US must support Ukraine, stop Russia threatening other countries, Yellen says
US must support Ukraine, stop Russia threatening other countries, Yellen says
US must support Ukraine, stop Russia threatening other countries, Yellen says
by DZRH News15 February 2024
FILE PHOTO: U.S. Treasury Secretary Janet Yellen in Mexico City, Mexico December 6, 2023. REUTERS/Daniel Becerril/File Photo

By Andrea Shalal

DETROIT (Reuters) -U.S. Treasury Secretary Janet Yellen on Wednesday said it was "critically important" the United States fulfill its promises to support Ukraine, warning that failing to do so would embolden Russian leader Vladimir Putin to attack other countries.

Yellen, speaking to reporters during a visit to Detroit to tout the Biden administration's economic gains, blasted former President Donald Trump's comment over the weekend calling into question U.S. willingness to support members of the Western defense alliance if they were attacked.

"I consider those remarks to be highly irresponsible," Yellen said, adding she had spoken with foreign officials in recent days and they understood that President Joe Biden and a bipartisan group of lawmakers remained supportive of NATO and Ukraine.


Biden on Tuesday said Trump's remarks were "dangerous" and "un-American" and that they raised the stakes for the U.S. Congress to approve new funding to support Ukraine.

On Saturday, Trump complained during a political rally in South Carolina about what he called "delinquent" payments by NATO members and recalled what he said was a past conversation with a foreign leader about a potential attack by Russia.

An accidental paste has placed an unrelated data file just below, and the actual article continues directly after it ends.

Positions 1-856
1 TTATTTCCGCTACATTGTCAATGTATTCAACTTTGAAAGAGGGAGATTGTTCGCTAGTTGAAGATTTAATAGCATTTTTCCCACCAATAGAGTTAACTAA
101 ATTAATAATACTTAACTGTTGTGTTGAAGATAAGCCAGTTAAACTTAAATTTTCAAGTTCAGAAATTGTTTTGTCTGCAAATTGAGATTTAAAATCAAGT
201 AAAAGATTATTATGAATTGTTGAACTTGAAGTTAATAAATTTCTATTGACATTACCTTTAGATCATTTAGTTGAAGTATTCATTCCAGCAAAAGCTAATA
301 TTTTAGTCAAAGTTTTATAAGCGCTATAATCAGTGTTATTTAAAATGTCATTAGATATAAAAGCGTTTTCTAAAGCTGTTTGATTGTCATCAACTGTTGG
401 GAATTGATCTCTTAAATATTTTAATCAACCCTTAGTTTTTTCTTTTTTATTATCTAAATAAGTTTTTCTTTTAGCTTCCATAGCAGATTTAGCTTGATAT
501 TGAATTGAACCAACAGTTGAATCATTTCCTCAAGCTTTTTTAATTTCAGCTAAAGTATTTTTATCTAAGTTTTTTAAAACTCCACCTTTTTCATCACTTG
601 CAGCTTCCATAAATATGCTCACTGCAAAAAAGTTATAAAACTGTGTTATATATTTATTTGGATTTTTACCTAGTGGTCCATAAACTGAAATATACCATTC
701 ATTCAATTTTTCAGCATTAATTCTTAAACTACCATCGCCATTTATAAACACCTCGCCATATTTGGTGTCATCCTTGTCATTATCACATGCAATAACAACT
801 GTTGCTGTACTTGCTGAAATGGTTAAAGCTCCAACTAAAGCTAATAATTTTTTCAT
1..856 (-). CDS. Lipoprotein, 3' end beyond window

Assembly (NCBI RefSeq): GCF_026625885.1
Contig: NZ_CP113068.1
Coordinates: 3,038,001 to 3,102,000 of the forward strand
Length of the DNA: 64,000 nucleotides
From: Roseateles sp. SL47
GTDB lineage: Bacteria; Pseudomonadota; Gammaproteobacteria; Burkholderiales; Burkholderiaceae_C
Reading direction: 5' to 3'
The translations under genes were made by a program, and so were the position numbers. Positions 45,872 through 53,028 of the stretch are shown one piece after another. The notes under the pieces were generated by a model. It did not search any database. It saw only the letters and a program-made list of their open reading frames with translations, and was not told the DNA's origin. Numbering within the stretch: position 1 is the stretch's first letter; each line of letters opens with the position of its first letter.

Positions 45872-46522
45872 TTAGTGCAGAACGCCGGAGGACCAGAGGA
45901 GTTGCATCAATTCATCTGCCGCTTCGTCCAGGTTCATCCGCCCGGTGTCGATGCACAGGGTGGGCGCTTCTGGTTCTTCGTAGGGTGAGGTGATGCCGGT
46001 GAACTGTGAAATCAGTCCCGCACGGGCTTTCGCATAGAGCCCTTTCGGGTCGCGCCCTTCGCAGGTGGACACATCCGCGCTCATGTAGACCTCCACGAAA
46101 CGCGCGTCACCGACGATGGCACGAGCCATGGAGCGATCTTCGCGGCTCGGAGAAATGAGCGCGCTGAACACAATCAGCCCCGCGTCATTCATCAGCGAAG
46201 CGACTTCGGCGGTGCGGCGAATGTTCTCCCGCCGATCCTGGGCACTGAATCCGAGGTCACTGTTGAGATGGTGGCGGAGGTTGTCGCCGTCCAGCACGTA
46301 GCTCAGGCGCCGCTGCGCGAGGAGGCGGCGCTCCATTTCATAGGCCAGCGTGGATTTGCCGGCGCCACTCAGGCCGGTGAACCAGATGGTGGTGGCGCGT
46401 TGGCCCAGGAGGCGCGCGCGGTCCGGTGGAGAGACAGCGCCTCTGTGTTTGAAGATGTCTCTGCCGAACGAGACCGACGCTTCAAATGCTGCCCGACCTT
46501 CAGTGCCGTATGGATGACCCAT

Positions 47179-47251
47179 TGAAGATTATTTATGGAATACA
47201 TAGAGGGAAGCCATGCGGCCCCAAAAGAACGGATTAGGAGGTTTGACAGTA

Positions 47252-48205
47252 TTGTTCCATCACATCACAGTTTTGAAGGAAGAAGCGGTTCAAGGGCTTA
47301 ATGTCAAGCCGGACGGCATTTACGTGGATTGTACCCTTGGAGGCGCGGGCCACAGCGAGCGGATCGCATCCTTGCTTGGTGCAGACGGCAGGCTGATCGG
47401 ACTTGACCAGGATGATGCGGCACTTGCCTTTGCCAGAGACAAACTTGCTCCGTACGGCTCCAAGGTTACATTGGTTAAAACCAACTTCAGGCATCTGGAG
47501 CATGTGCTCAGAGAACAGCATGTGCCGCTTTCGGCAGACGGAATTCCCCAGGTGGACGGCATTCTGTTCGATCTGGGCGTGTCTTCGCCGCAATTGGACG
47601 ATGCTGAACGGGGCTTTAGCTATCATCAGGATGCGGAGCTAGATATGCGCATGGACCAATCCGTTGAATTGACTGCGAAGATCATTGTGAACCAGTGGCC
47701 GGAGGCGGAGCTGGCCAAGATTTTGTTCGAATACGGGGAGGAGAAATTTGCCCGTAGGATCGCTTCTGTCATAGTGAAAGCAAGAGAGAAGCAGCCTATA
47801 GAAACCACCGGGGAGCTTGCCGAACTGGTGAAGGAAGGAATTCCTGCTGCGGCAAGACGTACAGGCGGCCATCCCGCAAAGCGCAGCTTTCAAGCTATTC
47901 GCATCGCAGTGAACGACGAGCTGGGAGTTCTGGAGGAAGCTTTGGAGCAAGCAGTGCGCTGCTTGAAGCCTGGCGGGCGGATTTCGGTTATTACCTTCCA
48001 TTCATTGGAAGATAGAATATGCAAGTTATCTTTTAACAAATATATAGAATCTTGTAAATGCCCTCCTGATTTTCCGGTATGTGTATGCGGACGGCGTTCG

"No, I would not protect you. In fact I would encourage them (Russia) to do whatever the hell they want. You gotta pay," Trump said he told the unnamed leader.

Yellen urged members of the Republican-led U.S. House of Representatives to approve a Senate-passed $95.34 billion military aid package for Ukraine, Israel and Taiwan.


"It is a critical priority for us to live up to the promises that were made to our allies and to Ukraine to provide support," Yellen said. "If we're not supportive of Ukraine, then Putin will continue and threaten other countries. It will embolden others with malign intent to do likewise."

Yellen said the United States and its allies were studying the potential risks of seizing frozen Russian assets to help support Ukraine, and how any adverse repercussions could best be mitigated.

Asked if a decision on the issue could be finalized by the second anniversary of Russia's invasion of Ukraine on Feb. 24, 2022., Yellen said, "We're working very hard; I'm not going to make any promises with respect to timetable."

The IMF on Monday warned that any decisions on the issue should be backed with "sufficient legal support" to avert future risks.


After Russia's invasion of Ukraine, the United States, the European Union and other Group of Seven advanced economies prohibited transactions with Russia's central bank and finance ministry, blocking around $300 billion of sovereign Russian assets in the West.

Some senior Western officials are concerned that confiscating Russian assets invested in government bonds denominated in euros, dollars and pounds could undermine the willingness of central banks to store reserves with each other.

(Reporting by Andrea Shalal; Editing by Leslie Adler and Daniel Wallis)

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